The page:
After months of anticipation, the James 'Whitey' Bulger trial is finally underway, and the media is covering it with a vengeance. In some ways that’s a good thing, but in other ways… the jury is still out.
More and more media outlets are partnering with all kinds of bedfellows to boost an image, get larger distribution, or to make a few more bucks - WGBH included - but one such partnership between WCVB Channel 5 and NStar struck some viewers as particularly strange.
Budget woes, bureau closures, and layoffs are headlines long associated with the commercial network news divisions. Now though, that's happening at PBS NewsHour, and it's prompting some to rethink public television's signature newscast.
The criminal trial of James Whitey Bulger is destined to be the media event of the summer, but some of the journalists who've covered Bulger for years might have missed out. That's because Bulger named Shelly Murphy and Kevin Cullen of the Boston Globe and Boston Herald columnist Howie Carr to his witness list, which could have prevented them from covering the trial. Shelley Murphy says that for Bulger, it's personal.
Door knocking is one of the less savory aspects of TV news. That's when a reporter reaches out to someone touched by tragedy asking for comment. While many people are anxious to talk, others are not, and an incident in Providence this week shows what can happen when sensitivity is lacking.
Sometimes a dog with a bone is a good thing, a case in point being the Boston Herald's persistent coverage of welfare abuse and EBT card fraud. This week, the state auditor released a report validating the Herald's reporting.
Tensions between the Obama Administration and the press reached a boiling point this month after two high-profile investigations targeting journalists. This week, Attorney General Eric Holder tried to extend an olive branch, offering to meet with news organization off-the-record, and leaving them divided on whether to accept.
The sudden announcement this week that a major newspaper had cut its entire photo staff to focus on video sent shockwaves through journalism circles. It's also a vivid illustration of how quickly the newspaper business is changing.
When Lt. Governor Tim Murray announced this week that he was leaving that post early to become head of the Worcester Chamber of Commerce, the press leapt to all kinds of speculative conclusions as to why. For some, it was just the latest example of how the Boston press is cool to politicians from central and western Massachusetts. Watch the segment... and tell us what you think. Did Murray get a fair shake from the press?
There are political disputes, controversies, and kerfluffles, but nothing quite captures the attention of the Washington press corps like a full-throated scandal. So what's the threshold, and who decides when it's really a scandal?
Call it the world of wishful thinking. The media is salivating at the prospect of a televised Whitey Bulger trial. They'll lobby the courts. They'll seek a waiver from the federal government. They'll take it to the Supreme Court, but the reality is... it's NOT going to happen.
With its aggressive prosecution of whistle-blowers and leaks, the Obama Administration's relationship with the media has been tense for some time. But now, following revelations that the Justice Department secretly obtained Associated Press phone records, friction between the president and the press may be at an all-time high.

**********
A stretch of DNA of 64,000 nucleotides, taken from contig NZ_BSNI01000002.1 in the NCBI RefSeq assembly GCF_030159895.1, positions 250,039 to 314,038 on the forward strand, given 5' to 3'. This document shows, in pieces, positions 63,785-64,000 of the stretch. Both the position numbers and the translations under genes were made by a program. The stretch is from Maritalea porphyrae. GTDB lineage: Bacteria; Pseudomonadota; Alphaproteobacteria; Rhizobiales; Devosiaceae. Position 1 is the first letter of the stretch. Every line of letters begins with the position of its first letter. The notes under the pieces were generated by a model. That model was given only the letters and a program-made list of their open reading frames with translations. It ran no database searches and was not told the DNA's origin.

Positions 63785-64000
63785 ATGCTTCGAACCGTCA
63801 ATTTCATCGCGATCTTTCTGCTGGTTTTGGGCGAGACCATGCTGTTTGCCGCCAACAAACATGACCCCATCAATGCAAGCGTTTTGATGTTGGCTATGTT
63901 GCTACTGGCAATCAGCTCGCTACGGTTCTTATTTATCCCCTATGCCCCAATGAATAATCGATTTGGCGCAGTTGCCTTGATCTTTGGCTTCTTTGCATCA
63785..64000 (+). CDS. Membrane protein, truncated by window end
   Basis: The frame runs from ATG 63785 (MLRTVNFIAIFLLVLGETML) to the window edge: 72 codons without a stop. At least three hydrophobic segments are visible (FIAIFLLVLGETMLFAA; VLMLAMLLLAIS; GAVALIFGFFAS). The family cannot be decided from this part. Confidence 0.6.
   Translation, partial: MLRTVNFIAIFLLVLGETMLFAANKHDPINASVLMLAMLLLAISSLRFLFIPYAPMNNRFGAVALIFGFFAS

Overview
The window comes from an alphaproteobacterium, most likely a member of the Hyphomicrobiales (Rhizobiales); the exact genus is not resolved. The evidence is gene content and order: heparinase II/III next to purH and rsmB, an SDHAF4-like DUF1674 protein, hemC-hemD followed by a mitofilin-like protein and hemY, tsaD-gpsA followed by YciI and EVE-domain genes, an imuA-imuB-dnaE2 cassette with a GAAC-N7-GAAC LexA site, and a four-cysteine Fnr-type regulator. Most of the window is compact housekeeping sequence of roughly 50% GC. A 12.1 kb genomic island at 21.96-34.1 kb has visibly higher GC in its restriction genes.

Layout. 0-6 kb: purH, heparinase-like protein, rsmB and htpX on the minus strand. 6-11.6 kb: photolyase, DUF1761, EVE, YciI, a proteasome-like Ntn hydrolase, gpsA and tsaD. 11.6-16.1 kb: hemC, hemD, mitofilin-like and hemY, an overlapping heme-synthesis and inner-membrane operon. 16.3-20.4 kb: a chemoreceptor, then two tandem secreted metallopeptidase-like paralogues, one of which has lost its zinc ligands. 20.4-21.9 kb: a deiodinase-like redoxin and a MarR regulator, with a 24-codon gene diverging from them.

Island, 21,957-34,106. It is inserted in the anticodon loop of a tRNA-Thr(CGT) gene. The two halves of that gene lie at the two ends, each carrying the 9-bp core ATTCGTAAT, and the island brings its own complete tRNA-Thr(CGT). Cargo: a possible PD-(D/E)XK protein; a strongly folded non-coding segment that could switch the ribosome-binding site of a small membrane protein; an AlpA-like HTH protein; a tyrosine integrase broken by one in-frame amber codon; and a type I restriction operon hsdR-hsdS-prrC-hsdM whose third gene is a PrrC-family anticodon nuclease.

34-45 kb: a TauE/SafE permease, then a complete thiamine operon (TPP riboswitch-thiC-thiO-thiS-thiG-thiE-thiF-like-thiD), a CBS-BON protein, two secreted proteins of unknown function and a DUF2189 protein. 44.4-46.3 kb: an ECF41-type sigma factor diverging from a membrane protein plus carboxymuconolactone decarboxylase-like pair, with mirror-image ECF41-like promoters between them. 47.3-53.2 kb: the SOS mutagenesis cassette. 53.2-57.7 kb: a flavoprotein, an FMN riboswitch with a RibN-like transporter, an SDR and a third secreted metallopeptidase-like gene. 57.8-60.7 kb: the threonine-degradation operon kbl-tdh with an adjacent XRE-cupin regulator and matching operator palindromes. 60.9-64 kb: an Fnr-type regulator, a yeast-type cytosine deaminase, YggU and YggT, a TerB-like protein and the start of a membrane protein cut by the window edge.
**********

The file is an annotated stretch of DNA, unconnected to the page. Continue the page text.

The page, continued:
Another snooping scandal escalated this week, this one perpetrated by reporters at Bloomberg News who secretly accessed the accounts of Bloomberg's business clients. Bloomberg says it has put an end to it, but serious questions about what took place are just beginning.
After the attacks on the US Consulate in Benghazi, Libya, last September, which killed four Americans including Ambassador Chris Stevens, Fox News consistently framed the story as a cover-up, while most other outlets framed it as a political dispute. Those fault lines were resurrected in coverage of this week's congressional hearings.
One of the most horrifying kidnapping cases in years broke earlier this week in Cleveland, Ohio, where a man is charged with holding three women captive for a decade. But out of that horror, some in the media found humor in would-be rescuer Charles Ramsey.
This week, Bostonians' hearts warmed to the tale of a scrappy kid from Brookline who used Twitter to get into the college of his choice. But while the story got a lot of traction, it was also based on a false premise.
Gays and lesbians can now get married in ten states, they can serve openly in the military and in Congress, and even the Boy Scouts are slowly coming around. So when NBA player Jason Collins came out this week, the media wrestled with how to place it in context.
Media critics aren't exactly movie stars, so their names and faces aren't household names. The one possible exception is Howie Kurtz, who rose to prominence at The Washington Post and CNN before taking a job with The Daily Beast. But now, the media critic himself is at the heart of the criticism.
Nearly three weeks after the Boston marathon bombings, the national media is still covering the story aggressively, camping out in Copley Square. That's reasonable as long as the story is still developing. But at some point, the national press may find that it's overstayed its welcome.
News organizations have been covering the marathon bombings virtually around the clock for the past two weeks. A lot of that coverage has been outstanding, but as with any breaking news story there's often a combination of the good, some bad, and a little ugly.